Organizational Justice and Human Resource Management
Robert G. Folger, Russell Cropanzano, Professor of Management and Entrepreneurship Russell Cropanzano
SAGE Publications, Apr 9, 1998 - Business & Economics - 278 pages
Why are some acts but not others perceived to be fair? How do people who experience unfairness respond toward others held accountable for the unfairness? This book reviews the theoretical organizational justice literature and explores how the research on justice applies to various topics in organizational behaviour including personnel selection systems, performance appraisal and the role of fairness in resolving workplace conflict.
Organizational Justice and Human Resource Management considers justice in organizations within a new framework - Fairness Theory - which integrates previous work in this area by focusing on accountability for events with negative impact on material and psychological well-being.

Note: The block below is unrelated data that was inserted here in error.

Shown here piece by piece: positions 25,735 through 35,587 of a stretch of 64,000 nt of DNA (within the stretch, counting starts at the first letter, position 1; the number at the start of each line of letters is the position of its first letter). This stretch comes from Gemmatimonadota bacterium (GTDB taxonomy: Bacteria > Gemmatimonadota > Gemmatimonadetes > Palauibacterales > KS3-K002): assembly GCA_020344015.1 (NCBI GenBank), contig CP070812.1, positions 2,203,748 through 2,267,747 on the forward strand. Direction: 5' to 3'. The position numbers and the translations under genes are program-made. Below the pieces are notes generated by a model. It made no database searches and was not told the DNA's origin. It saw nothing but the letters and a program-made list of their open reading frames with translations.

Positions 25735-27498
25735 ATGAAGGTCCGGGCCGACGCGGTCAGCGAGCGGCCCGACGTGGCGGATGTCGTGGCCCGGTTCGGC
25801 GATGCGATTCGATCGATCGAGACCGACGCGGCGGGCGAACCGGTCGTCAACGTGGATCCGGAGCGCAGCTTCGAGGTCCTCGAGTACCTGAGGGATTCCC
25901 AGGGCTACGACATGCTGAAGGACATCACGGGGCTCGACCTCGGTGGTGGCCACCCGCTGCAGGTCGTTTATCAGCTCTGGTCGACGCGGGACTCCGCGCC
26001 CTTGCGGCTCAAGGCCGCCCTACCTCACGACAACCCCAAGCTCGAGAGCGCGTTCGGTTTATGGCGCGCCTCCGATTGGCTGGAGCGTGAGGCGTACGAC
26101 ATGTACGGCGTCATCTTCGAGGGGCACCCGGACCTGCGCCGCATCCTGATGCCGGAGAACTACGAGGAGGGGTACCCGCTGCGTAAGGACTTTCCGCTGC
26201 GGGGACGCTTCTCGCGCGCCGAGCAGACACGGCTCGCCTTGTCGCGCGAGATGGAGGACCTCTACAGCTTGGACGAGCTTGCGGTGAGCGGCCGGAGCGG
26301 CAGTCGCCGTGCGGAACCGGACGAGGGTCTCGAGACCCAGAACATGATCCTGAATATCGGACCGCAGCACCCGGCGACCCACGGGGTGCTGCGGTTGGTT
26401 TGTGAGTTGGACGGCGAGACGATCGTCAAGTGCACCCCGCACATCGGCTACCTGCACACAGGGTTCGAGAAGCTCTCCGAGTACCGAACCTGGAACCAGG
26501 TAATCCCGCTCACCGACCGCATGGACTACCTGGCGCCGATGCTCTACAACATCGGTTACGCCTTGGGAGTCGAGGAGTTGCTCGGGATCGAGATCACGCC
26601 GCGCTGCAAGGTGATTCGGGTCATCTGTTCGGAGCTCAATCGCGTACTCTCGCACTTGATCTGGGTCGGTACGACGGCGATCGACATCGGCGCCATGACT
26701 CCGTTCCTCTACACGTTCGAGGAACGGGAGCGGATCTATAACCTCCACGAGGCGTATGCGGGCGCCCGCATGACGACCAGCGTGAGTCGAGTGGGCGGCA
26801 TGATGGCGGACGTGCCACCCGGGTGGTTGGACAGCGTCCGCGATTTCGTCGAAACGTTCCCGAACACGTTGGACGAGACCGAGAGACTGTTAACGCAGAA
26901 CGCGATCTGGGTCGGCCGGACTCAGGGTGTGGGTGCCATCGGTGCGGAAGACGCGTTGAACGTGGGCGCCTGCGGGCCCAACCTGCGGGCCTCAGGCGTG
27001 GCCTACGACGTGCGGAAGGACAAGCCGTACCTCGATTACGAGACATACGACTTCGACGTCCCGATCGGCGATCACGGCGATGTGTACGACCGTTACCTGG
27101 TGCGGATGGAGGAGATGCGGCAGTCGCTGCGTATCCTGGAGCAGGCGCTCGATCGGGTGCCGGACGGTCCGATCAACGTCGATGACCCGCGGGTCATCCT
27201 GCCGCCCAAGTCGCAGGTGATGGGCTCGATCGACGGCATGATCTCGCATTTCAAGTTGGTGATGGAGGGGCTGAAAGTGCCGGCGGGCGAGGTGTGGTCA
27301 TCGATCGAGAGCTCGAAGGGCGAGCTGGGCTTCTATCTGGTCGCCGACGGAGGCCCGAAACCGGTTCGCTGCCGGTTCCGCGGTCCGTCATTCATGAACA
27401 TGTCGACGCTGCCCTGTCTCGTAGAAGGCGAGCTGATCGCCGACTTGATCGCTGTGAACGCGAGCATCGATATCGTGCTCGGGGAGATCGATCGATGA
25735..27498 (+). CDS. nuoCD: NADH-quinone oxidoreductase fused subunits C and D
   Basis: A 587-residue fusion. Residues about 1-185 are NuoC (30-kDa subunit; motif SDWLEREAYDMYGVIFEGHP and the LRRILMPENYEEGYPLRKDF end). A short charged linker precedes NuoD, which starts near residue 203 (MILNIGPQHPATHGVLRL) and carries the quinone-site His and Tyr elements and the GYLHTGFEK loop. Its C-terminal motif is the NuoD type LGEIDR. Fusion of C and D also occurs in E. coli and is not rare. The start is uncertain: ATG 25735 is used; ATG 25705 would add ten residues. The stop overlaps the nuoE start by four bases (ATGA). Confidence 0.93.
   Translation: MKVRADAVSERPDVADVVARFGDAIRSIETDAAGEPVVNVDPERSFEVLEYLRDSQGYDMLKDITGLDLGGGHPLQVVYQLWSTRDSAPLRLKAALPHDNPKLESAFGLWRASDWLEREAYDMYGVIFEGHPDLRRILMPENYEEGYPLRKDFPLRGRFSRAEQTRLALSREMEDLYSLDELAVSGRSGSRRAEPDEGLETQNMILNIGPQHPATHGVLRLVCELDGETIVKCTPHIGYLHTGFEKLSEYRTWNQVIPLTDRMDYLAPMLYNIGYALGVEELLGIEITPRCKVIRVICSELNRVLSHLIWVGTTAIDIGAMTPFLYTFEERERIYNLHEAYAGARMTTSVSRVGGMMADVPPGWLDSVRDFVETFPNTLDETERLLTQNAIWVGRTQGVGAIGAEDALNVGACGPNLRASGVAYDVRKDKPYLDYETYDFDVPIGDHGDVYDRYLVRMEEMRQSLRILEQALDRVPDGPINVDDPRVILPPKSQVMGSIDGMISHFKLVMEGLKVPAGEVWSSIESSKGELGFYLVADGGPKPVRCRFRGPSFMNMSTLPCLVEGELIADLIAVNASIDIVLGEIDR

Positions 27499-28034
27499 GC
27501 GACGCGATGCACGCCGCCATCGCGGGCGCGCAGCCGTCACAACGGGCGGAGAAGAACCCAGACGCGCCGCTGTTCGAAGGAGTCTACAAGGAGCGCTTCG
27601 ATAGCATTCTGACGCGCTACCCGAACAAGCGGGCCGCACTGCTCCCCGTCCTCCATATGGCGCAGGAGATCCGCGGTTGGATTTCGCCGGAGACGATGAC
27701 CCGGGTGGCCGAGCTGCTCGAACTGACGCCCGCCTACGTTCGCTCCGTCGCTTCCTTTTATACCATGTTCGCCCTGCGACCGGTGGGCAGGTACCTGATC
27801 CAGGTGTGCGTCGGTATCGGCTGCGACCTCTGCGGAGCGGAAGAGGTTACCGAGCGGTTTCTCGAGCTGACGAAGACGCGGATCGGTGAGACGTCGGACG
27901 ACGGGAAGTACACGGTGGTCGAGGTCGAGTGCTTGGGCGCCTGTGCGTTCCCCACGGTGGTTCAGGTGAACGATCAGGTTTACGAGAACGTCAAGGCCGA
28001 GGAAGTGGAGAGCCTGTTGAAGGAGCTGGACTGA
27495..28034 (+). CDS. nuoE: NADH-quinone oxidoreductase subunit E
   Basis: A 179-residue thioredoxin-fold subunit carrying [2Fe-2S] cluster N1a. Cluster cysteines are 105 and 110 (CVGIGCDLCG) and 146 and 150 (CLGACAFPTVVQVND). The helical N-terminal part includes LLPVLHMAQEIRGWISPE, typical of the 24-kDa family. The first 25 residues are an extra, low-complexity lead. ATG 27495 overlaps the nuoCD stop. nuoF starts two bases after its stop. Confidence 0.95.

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We can summarize extensive evidence ( for details , see Lind & Tyler , 1988 ;
Tyler & Smith , in press ) and a variety of conceptual issues in terms of the
following specific points : 1 . Thibaut and Walker ( 1975 , 1978 ) used the concept
Perhaps the most unambiguous evidence for this discontent is illustrated in the
dearth of rater training . Evidence shows that training can teach supervisors to
conduct more effective PA interviews . ( For quantitative evidence the reader is ...
In the definition stage , the nature of the dispute is defined , some resolution
procedure is chosen , and the relevant evidence is assessed . In the discussion
stage , arguments are presented for each side and the relevant information is
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Equity and Distributive Justice as Outcome Fairness
Process as Procedural and Interactional Justice
Two Theoretical Syntheses
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